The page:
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http://dx.doi.org/10.1016/j.ajhg.2021.02.011DOI Listing
http://www.ncbi.nlm.nih.gov/pmc/articles/PMC8059339PMC
April 2021

Stroke Risk Factor Status and Use of Stroke Prevention Medications Among Hispanic/Latino Adults in HCHS/SOL.

Stroke 2021 Apr 4;52(4):1339-1346. Epub 2021 Mar 4.

Department of Neurology and Rehabilitation (F.B., D.P., F.D.T.), University of Illinois at Chicago.

Background And Purpose: We investigated the prevalence, awareness, and control of vascular risk factors (VRFs) and the use of antithrombotic and statin agents in HCHS (Hispanic Community Health Study)/SOL (Study of Latinos) participants with self-reported history of stroke or transient ischemic attack.

Methods: Sociodemographic characteristics, medications, and prevalence of different VRFs were recorded. VRF diagnoses and goals were based on the recommendations of professional organizations. Factors associated with optimal VRF control and use of antithrombotic and statin agents were investigated using multivariate logistic regression.

Results: The analysis included 404 participants (39% men). The prevalences of hypertension, dyslipidemia, and diabetes were 59%, 65%, and 39%, respectively. Among those who met the diagnostic criteria for these diagnoses, the frequencies of awareness were 90%, 75%, and 83%, respectively. In participants who were aware of their VRFs, the prevalences of controlled hypertension, dyslipidemia, and diabetes were 46%, 32%, and 54%. Approximately 46% of the participants were on antithrombotics, 39% on statins, and 26% on both. Only 38% of those with atrial fibrillation received anticoagulation. In multivariate analyses adjusted for baseline sociodemographic characteristics, older age was associated with uncontrolled hypertension and diabetes. Residing in the United States for ≥10 years and born in the United States were associated with uncontrolled diabetes, female sex with uncontrolled dyslipidemia, and lack of health insurance with decreased use of statins and hyperlipidemia.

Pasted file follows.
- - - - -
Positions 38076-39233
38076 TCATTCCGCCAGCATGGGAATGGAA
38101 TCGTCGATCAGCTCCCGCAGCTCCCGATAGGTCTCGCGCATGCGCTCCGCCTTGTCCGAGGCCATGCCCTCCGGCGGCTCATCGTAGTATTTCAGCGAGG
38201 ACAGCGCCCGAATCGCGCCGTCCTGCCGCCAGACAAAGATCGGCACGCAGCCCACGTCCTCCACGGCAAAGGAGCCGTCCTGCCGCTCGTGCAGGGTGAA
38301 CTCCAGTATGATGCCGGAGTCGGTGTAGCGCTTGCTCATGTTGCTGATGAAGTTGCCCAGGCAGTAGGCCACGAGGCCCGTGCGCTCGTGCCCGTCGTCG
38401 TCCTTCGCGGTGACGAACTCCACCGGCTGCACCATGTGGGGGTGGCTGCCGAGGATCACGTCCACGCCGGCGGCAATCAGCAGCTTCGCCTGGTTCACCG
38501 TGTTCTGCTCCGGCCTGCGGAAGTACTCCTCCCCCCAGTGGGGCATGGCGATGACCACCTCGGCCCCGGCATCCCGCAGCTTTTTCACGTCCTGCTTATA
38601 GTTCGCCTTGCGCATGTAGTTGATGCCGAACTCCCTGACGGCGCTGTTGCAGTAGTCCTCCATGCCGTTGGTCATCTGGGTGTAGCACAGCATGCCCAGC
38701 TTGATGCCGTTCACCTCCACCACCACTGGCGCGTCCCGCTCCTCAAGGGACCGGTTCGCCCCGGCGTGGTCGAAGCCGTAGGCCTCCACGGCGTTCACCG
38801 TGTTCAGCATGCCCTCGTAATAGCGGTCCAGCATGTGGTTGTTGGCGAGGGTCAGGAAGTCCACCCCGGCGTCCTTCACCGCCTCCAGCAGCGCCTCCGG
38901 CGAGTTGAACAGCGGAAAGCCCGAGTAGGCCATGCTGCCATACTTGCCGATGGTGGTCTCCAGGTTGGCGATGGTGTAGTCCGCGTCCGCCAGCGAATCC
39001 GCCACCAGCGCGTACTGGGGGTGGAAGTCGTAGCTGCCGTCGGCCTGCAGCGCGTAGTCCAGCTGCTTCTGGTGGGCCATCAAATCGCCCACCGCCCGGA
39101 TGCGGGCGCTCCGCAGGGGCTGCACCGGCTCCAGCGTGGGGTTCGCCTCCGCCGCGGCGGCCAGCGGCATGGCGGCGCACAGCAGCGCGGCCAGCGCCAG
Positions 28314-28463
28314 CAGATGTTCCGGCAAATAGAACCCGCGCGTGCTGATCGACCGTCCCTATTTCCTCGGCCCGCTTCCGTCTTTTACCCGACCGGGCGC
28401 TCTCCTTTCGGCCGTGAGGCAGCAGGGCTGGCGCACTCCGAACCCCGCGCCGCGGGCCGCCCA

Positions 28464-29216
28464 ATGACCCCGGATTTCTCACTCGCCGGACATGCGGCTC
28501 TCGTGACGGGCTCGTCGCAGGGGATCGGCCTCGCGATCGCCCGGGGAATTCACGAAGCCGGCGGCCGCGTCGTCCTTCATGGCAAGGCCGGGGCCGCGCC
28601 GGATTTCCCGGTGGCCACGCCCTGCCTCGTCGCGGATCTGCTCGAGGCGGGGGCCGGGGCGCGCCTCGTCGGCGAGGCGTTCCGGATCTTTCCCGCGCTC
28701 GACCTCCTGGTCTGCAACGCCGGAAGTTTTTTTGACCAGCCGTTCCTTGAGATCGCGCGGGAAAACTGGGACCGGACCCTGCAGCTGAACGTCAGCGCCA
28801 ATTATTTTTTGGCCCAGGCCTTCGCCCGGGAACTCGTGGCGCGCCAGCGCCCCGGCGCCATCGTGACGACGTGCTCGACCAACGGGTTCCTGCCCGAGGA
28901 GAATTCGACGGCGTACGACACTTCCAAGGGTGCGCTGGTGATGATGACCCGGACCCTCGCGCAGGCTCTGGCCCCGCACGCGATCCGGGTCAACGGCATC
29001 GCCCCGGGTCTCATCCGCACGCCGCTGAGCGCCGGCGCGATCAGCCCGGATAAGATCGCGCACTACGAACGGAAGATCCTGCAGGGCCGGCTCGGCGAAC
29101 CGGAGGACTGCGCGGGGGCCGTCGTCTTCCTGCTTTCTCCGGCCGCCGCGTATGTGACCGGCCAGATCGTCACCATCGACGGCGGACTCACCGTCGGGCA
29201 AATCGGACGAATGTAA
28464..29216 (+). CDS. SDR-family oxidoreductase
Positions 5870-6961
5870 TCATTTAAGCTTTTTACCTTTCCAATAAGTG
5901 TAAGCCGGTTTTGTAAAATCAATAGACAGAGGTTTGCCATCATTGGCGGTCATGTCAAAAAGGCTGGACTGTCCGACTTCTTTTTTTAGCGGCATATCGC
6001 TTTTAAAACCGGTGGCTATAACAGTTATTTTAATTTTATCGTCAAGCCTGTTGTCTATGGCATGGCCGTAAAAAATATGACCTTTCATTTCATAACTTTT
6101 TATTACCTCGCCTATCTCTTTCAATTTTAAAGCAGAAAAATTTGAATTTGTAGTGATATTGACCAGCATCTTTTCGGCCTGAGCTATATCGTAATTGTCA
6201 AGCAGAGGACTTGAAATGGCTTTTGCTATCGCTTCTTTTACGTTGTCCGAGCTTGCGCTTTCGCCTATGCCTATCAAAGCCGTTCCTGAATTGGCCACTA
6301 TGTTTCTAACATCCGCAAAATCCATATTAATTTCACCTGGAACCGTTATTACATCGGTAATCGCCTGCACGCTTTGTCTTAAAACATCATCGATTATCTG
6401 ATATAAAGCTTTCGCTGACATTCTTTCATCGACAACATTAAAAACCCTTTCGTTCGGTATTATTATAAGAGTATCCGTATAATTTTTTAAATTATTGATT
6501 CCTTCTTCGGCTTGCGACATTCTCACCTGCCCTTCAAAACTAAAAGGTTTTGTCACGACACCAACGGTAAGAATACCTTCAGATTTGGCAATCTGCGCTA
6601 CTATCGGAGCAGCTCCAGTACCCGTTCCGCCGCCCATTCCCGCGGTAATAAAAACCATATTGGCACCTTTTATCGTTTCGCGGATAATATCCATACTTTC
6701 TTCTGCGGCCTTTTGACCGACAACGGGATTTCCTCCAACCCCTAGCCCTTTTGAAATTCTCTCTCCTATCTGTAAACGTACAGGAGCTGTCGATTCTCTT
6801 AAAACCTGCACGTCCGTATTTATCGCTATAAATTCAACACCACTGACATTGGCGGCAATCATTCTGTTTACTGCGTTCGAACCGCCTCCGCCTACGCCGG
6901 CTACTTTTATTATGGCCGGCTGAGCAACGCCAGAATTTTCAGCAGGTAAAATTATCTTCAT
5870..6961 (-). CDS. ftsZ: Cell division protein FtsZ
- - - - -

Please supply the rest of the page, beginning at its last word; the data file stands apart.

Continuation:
Conclusions: Hispanic/Latino adults in the United States have high prevalence and awareness of VRFs but low adherence to secondary stroke prevention strategies. Older adults, women, and uninsured people are vulnerable groups that may benefit from targeted interventions. Registration: URL: https://www.clinicaltrials.gov; Unique identifier: NCT02060344.
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http://dx.doi.org/10.1161/STROKEAHA.120.031216DOI Listing
http://www.ncbi.nlm.nih.gov/pmc/articles/PMC7988300PMC
April 2021

Go Red for Women Strategically Focused Research Network: Summary of Findings and Network Outcomes.

J Am Heart Assoc 2021 02 23;10(5):e019519. Epub 2021 Feb 23.

General Internal Medicine Department of Medicine Johns Hopkins University School of Medicine Baltimore MD.